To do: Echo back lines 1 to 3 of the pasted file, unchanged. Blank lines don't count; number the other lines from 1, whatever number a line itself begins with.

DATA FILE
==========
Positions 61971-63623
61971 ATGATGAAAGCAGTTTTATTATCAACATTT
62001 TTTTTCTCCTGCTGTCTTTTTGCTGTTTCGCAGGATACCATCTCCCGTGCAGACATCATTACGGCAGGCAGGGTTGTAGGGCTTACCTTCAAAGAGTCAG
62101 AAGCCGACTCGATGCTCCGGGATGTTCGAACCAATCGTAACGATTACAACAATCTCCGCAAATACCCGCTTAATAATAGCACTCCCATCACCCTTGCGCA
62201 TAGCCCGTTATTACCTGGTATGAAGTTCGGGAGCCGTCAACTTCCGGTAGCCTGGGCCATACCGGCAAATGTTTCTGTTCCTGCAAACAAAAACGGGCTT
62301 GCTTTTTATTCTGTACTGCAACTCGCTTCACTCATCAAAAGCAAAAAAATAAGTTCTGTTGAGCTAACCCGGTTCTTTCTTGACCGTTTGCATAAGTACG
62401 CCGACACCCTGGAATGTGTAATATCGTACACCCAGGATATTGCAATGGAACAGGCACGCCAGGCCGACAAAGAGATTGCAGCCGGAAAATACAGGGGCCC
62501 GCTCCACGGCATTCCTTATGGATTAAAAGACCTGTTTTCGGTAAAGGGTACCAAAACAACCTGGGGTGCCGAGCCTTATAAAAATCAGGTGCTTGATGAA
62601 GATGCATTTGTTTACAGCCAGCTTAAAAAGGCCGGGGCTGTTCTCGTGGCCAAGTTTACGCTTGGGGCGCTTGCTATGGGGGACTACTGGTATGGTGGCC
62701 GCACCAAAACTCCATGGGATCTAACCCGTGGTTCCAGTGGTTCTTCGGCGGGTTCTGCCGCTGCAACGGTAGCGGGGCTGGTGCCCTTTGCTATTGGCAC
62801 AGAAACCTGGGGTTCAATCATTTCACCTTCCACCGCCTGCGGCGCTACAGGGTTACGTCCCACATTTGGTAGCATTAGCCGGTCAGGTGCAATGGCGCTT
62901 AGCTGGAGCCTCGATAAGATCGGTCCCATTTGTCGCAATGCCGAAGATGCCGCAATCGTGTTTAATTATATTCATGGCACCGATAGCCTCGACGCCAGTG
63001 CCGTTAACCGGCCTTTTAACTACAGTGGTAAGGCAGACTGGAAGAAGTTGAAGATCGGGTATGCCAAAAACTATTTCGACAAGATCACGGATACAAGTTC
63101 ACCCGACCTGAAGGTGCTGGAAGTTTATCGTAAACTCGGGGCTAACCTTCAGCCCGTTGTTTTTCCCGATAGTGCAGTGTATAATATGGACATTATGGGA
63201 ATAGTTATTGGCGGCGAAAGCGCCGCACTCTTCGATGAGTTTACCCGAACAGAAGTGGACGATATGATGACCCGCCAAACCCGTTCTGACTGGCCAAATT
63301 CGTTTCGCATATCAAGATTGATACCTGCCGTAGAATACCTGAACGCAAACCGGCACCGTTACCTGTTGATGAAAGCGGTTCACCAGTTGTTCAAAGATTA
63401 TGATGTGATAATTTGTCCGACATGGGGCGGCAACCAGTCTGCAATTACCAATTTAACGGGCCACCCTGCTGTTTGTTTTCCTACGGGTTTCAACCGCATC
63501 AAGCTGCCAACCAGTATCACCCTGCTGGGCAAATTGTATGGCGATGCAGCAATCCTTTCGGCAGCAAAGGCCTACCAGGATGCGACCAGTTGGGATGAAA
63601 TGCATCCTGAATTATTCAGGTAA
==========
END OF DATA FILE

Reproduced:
Positions 61971-63623
61971 ATGATGAAAGCAGTTTTATTATCAACATTT
62001 TTTTTCTCCTGCTGTCTTTTTGCTGTTTCGCAGGATACCATCTCCCGTGCAGACATCATTACGGCAGGCAGGGTTGTAGGGCTTACCTTCAAAGAGTCAG